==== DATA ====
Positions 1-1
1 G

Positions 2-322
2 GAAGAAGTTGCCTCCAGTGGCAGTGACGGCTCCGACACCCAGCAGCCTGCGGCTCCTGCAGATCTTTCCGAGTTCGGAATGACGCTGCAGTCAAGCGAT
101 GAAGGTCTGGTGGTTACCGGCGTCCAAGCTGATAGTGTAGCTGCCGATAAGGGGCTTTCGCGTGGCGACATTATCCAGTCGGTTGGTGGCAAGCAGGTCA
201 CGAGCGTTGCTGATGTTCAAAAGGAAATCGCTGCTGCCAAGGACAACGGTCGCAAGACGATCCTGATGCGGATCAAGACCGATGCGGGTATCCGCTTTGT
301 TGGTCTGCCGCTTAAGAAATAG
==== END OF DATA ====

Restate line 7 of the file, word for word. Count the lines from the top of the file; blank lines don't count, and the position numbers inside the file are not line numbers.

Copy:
301 TGGTCTGCCGCTTAAGAAATAG